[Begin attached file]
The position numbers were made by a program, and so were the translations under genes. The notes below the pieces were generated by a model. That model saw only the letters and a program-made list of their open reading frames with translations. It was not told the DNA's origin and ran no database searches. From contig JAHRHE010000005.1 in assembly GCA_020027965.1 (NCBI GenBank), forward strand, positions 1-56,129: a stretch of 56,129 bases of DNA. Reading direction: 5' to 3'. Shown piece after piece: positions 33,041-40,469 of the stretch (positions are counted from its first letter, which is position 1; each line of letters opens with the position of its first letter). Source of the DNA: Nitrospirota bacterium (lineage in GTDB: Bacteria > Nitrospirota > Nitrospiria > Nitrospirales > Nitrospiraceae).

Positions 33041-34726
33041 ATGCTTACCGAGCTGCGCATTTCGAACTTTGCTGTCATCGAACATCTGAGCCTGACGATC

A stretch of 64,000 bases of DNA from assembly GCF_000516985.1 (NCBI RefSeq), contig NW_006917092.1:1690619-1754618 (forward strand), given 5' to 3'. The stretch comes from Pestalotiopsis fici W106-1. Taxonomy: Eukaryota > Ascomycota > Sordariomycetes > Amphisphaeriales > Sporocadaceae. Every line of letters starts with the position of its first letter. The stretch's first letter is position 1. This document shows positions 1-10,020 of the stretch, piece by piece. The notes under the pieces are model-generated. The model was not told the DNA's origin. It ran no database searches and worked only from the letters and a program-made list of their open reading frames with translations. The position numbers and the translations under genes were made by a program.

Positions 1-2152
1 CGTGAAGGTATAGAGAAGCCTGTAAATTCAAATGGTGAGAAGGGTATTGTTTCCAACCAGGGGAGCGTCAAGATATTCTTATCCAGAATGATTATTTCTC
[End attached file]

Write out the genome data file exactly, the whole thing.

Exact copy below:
The position numbers were made by a program, and so were the translations under genes. The notes below the pieces were generated by a model. That model saw only the letters and a program-made list of their open reading frames with translations. It was not told the DNA's origin and ran no database searches. From contig JAHRHE010000005.1 in assembly GCA_020027965.1 (NCBI GenBank), forward strand, positions 1-56,129: a stretch of 56,129 bases of DNA. Reading direction: 5' to 3'. Shown piece after piece: positions 33,041-40,469 of the stretch (positions are counted from its first letter, which is position 1; each line of letters opens with the position of its first letter). Source of the DNA: Nitrospirota bacterium (lineage in GTDB: Bacteria > Nitrospirota > Nitrospiria > Nitrospirales > Nitrospiraceae).

Positions 33041-34726
33041 ATGCTTACCGAGCTGCGCATTTCGAACTTTGCTGTCATCGAACATCTGAGCCTGACGATC

A stretch of 64,000 bases of DNA from assembly GCF_000516985.1 (NCBI RefSeq), contig NW_006917092.1:1690619-1754618 (forward strand), given 5' to 3'. The stretch comes from Pestalotiopsis fici W106-1. Taxonomy: Eukaryota > Ascomycota > Sordariomycetes > Amphisphaeriales > Sporocadaceae. Every line of letters starts with the position of its first letter. The stretch's first letter is position 1. This document shows positions 1-10,020 of the stretch, piece by piece. The notes under the pieces are model-generated. The model was not told the DNA's origin. It ran no database searches and worked only from the letters and a program-made list of their open reading frames with translations. The position numbers and the translations under genes were made by a program.

Positions 1-2152
1 CGTGAAGGTATAGAGAAGCCTGTAAATTCAAATGGTGAGAAGGGTATTGTTTCCAACCAGGGGAGCGTCAAGATATTCTTATCCAGAATGATTATTTCTC